What are the Levels of Process During Process Mapping?

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1 Background

Often used by businesses, process maps are images of the activities that are occurring during any kind of process. They are also often referred to as flowcharts. Process mapping is the procedure of learning how to understand and analyze the reasons why a process "acts" or "behaves" in the specific manner that it does. Then once a process is analyzed, process mapping can be utilized in order to make it better by making components of the situation easier and more convenient. In some cases, process mapping leads to formulating a brand new process entirely or making certain elements of the process foolproof. Several "levels of process" are associated with process mapping.

2 Macro Level

Macro level is the first level of process of improvement. Macro level generally exists to offer a detailed overview of a complete process or of various different processes.

3 Mini Level

Mini level is the most popular level within the levels of process for process mapping. At this level, process maps usually cross departmental borders and bring various people into the mix. Every step within the mini level symbolizes an activity. The activities that are represented also all consist of many different tasks.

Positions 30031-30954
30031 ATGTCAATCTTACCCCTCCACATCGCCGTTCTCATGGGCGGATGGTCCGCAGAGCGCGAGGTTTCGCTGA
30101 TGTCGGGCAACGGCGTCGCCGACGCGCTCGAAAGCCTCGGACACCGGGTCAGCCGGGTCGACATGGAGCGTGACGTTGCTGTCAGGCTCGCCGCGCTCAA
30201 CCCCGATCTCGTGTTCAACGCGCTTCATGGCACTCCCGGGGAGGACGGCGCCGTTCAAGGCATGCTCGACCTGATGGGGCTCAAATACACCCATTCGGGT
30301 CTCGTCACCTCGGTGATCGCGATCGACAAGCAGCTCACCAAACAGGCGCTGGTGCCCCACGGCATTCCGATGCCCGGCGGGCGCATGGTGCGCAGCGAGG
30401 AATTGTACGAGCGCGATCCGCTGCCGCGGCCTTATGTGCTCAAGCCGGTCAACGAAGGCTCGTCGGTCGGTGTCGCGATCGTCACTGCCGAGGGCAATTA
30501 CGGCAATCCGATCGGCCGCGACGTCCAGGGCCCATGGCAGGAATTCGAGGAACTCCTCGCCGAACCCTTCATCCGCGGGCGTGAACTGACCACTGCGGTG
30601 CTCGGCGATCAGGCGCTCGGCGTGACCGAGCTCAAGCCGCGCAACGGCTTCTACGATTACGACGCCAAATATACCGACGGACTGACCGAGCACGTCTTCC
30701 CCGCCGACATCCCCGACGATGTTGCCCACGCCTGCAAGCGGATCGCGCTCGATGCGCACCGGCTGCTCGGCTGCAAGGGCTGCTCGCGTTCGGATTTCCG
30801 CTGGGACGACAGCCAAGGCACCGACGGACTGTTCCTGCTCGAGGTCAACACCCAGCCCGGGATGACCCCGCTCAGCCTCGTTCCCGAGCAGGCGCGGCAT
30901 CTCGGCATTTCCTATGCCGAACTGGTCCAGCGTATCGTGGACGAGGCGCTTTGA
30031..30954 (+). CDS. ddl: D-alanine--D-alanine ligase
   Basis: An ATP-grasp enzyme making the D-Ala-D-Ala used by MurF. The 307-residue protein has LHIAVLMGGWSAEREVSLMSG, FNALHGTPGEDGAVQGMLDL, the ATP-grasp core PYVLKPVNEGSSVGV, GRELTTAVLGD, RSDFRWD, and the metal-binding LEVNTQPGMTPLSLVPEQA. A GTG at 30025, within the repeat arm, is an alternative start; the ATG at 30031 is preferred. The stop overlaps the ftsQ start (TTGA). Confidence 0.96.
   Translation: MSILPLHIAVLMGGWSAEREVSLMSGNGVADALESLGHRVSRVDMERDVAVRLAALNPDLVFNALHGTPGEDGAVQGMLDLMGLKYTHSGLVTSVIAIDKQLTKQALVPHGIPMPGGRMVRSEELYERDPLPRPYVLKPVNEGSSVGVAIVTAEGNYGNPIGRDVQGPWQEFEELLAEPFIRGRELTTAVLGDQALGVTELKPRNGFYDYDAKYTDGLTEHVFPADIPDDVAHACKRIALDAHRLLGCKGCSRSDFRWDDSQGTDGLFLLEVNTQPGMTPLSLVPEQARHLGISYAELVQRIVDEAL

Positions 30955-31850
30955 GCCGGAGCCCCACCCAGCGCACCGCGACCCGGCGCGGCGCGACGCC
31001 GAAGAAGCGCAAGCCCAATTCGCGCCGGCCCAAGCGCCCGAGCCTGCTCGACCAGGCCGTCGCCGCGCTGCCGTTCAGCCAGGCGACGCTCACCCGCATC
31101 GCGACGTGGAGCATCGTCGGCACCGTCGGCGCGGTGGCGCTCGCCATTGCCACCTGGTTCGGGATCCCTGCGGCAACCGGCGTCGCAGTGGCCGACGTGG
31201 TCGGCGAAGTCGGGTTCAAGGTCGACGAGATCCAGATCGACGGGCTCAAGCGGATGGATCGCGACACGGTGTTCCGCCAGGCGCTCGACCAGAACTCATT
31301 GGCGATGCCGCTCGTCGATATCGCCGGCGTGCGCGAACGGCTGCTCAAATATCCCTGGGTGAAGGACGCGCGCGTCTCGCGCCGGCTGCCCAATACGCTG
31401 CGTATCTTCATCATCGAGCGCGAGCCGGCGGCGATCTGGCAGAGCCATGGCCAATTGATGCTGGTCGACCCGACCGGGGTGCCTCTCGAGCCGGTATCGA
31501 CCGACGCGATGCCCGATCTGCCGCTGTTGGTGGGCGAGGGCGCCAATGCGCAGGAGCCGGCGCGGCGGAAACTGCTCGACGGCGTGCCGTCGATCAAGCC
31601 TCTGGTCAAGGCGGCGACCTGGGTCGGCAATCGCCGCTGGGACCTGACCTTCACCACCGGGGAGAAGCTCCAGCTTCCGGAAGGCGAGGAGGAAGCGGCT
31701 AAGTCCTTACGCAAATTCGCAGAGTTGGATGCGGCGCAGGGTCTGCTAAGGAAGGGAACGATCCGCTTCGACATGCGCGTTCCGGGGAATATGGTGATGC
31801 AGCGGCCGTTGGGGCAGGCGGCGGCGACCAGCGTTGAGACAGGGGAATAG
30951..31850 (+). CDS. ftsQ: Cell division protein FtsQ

4 Micro Level

Micro level is the level of process that is often required for conducting a thorough, detailed and extensive analysis of any type of work process or function. All of the different steps under the micro level are tasks. Most of the tasks are carried out by one individual person. After observing and conducting all of the levels of process, it is vital to develop an agreement or understanding from every process owner regarding the definition and purpose of the entire situation.

5 Other Names

There are other names for the three levels of process improvement. These are "incremental improvement" (macro level), "redesign" (mini level) and "rethinking" (micro level). Incremental improvement involves having small groups joining as one and exploring the improvement possibilities for any type of process (such as cycle periods and costs). Redesign is more formal and entails having a cross-functioning business procedure that involves a larger group with progress reporting. Rethinking involves a wide process examination that might end up in having a specific segment of the business being outsourced. Redesign involves transformations, like adding on entirely different subdivisions and changing the structure of the entire business organization.

Lars Tramilton has been writing professionally since 2007. His work has appeared in a variety of online publications, including CareerWorkstation. Tramilton received a bachelor's degree with a focus on elementary education from Kean University.